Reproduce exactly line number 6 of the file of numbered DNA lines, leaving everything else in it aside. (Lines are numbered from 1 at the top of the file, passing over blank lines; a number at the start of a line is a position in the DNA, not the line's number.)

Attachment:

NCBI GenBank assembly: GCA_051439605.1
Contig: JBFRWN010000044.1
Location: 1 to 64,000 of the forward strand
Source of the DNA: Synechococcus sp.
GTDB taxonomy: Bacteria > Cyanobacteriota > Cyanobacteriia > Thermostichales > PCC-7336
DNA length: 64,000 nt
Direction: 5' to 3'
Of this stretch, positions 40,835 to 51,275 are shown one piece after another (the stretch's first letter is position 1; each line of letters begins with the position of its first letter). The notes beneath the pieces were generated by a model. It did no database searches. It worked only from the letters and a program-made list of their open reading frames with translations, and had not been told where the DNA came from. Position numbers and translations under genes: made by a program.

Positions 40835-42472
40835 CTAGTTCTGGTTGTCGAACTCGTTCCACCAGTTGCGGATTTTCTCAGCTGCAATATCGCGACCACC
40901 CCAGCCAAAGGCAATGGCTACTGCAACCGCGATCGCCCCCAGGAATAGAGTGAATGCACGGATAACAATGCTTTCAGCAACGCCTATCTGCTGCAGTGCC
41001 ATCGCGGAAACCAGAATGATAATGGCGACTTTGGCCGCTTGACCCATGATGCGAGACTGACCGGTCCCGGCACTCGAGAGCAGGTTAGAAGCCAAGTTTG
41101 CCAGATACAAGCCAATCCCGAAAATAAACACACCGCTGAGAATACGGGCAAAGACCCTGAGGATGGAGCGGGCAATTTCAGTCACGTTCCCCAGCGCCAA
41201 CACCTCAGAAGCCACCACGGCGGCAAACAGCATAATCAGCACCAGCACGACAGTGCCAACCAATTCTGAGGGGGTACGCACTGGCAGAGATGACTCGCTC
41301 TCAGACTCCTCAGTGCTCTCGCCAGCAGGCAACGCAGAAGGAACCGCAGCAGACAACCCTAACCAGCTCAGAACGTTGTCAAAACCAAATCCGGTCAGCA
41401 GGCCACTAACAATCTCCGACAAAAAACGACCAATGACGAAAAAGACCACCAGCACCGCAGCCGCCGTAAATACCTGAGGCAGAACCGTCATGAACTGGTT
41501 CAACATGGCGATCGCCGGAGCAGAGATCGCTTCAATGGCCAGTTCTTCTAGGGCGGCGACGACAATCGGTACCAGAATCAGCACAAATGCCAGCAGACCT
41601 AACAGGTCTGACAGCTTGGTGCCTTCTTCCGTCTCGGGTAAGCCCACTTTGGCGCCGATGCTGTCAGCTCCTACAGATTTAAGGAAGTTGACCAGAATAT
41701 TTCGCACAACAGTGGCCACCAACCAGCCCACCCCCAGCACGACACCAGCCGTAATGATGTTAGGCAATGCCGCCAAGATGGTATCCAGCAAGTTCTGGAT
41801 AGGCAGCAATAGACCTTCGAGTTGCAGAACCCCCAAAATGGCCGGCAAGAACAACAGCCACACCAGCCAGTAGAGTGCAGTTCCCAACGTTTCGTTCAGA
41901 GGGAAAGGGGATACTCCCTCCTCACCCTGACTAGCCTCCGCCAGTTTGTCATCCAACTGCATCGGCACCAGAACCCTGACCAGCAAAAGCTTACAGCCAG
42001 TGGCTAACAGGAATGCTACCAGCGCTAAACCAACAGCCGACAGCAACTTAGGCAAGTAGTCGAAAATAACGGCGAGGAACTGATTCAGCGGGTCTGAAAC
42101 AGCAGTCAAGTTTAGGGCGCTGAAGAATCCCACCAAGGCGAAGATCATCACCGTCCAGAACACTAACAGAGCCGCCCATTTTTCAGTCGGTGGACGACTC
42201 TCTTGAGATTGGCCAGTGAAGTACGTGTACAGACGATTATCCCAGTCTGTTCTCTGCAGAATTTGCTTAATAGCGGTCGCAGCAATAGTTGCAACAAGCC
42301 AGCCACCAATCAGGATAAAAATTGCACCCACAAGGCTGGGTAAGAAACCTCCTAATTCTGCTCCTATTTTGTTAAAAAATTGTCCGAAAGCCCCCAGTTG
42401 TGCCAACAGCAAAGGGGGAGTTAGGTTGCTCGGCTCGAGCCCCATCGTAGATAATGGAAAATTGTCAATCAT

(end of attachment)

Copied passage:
DNA length: 64,000 nt